WASHINGTON — A diverse group of leaders who often find themselves on opposite sides of the contentious battles at the intersection of church and state joined forces Jan. 12 to unveil an unprecedented consensus statement aimed at advancing public understanding of — and preventing needless controversy over — the legal issues around religious expression in the public square.
“In a free society, there will always be conflicts of principle and of interest,” said E.J. Dionne, a Washington Post columnist and Brookings Institution fellow who moderated a panel discussion featuring some of the document’s drafters. “But there are useful conflicts and useless conflicts…. Today’s document sets its face against useless arguments.”
Led by Wake Forest University Divinity School’s Center for Religion and Public Affairs, the document does not advocate a particular direction for future legislation and case law in regard to religious expression. Instead, it outlines what experts in church-state relations agree that the law currently says in an effort to stave off needlessly divisive debates and lawsuits.
The project evolved from a 2005 meeting in which experts, discussing several earlier joint statements that helped advance public understanding of rules governing religion in public schools, suggested a similar consensus document on what the law says about religious expression in the wider public square. Areas addressed include religion and politics; religious gatherings on government property; holiday or seasonal religious displays on government and private property; government-paid chaplains; and religion in the workplace.
“While this diverse group often disagrees about how the law should address legal issues, the drafters agree in many cases on what the law is today,” said Melissa Rogers, director of the Wake Forest center and a former general counsel for the Baptist Joint Committee for Religious Liberty.
Fellow document drafter Colby May, senior counsel for the conservative American Center for Law and Justice, agreed.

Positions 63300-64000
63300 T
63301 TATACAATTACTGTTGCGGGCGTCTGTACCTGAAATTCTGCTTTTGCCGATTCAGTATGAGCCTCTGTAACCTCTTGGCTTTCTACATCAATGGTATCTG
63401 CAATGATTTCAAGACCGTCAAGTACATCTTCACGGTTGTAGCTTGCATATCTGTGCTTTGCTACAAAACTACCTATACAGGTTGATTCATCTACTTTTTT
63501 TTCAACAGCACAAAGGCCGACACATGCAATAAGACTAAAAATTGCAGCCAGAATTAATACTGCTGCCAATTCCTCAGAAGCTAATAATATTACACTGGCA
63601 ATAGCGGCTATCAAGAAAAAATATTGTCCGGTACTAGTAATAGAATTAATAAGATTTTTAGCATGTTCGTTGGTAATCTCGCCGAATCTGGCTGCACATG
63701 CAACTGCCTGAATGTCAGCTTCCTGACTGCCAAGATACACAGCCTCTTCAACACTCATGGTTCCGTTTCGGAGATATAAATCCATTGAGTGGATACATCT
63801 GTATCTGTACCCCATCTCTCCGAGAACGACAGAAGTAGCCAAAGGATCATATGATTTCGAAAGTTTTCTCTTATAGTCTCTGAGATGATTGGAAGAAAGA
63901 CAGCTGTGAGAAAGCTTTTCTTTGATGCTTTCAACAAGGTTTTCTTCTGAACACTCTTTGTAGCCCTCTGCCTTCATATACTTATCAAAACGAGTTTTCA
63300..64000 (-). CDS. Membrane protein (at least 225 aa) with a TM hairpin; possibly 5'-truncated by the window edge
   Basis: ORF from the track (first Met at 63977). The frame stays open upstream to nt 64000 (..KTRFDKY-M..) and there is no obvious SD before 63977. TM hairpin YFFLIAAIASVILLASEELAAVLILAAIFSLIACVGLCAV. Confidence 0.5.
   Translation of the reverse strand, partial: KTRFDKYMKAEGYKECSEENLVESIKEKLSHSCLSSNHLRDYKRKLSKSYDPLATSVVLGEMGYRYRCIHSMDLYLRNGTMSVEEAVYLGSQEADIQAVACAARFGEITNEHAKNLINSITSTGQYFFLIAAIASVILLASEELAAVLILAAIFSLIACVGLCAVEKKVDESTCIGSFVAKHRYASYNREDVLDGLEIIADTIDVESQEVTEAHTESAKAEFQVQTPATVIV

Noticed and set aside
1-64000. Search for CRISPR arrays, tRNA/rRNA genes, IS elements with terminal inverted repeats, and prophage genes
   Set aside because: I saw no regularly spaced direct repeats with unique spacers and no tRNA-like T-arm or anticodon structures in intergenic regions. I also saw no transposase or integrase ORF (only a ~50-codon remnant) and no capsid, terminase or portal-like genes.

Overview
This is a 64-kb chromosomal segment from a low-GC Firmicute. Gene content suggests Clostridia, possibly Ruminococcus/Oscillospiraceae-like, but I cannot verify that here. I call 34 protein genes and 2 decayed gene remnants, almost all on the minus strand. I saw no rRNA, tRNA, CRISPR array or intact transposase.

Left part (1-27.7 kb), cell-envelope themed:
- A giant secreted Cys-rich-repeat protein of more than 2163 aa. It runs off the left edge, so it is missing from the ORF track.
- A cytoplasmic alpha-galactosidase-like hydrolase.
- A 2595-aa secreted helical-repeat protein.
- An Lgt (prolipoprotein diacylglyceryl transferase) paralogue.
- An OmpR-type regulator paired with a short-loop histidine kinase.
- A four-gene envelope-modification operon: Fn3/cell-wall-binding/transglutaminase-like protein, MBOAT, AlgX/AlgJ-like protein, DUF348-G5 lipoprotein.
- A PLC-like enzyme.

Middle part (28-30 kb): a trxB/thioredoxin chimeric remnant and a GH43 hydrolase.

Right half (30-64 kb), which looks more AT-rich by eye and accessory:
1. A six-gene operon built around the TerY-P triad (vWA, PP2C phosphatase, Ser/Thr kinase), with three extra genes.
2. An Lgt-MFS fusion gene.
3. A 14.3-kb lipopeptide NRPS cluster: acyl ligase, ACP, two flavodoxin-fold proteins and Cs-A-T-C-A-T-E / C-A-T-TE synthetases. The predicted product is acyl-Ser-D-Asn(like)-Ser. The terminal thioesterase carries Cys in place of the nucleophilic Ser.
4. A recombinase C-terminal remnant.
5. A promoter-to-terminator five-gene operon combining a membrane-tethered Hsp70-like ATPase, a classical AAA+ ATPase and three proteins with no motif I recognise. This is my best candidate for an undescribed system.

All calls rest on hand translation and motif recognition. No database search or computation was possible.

“What really brought us together is our shared conviction that religious liberty and the freedom of conscience are in fact fundamental — they are inalienable rights for all people,” he said.
The statement’s signers represent a wide swath of American religious life. Baptists supporting the project include Richard Land of the Southern Baptist Convention’s Ethics and Religious Liberty Commission as well as Brent Walker and Holly Hollman of the Baptist Joint Committee — two organizations that often find themselves on opposing sides of church-state debates.
Groups represented by other document drafters include the American Civil Liberties Union, the American Jewish Committee, the Islamic Networks Group, the General Conference of Seventh-day Adventists and the Sikh Council on Religion and Education.
“If experts like this can agree on what the law is, I think it commands our attention,” Rogers said.
Rogers and other drafters of the document said the legal rights and responsibilities regarding religious expression in public life are often poorly understood, and the statement is an attempt to remedy that problem.
“There has been an incredibly brain-dead discussion about religious expression in American public life in so many contexts — and part of that brain-dead nature of the conversation is that there are so many false claims” about what the law actually says about the protections for, and limits upon, individual, group and governmental expressions of religious faith, Rogers said.
“I do hope this document will help us to have a more productive discussion,” she continued. The signers said they hope that their attempt to describe current law as accurately as possible will play a positive role in future debate.
“That certainly will not end our debates, but it will help make them more productive,” the document says. Charles Haynes, one of the driving forces behind the document’s creation as well as its predecessor statements on religion and schools, is senior scholar at the Freedom Forum’s First Amendment Center in Washington.
He said he hopes the document will be used by public officials, employers and private groups the same way that the earlier statements on religion in public schools have been used by school boards, administrators and teachers.
“The consensus on what the law requires on key issues involving religion in public schools … has helped transform how many public schools apply the First Amendment,” he said. “Common ground reached on a national level frequently allows local communities to adopt policies and practices that enjoy broad public support.”
He noted that many policies on religion produced by state boards of education and school districts in the past decade quote verbatim from the earlier consensus statements — and that they have repeatedly helped defuse situations that otherwise would have exploded into litigation
“Based on the track record of these past agreements, I am convinced that this new joint statement, covering a wide range of issues, can and will play a significant role in preventing litigation and promoting civil public discourse,” Haynes said.
Rogers said the next phase of the project is disseminating the document to public officials and others who could use it.
(EDITOR’S NOTE – Allen is senior writer, and Robert Marus is managing editor and Washington bureau chief, for Associated Baptist Press.)